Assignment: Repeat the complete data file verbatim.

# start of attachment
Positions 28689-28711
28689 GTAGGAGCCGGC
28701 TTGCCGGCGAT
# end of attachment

Positions 28689-28711
28689 GTAGGAGCCGGC
28701 TTGCCGGCGAT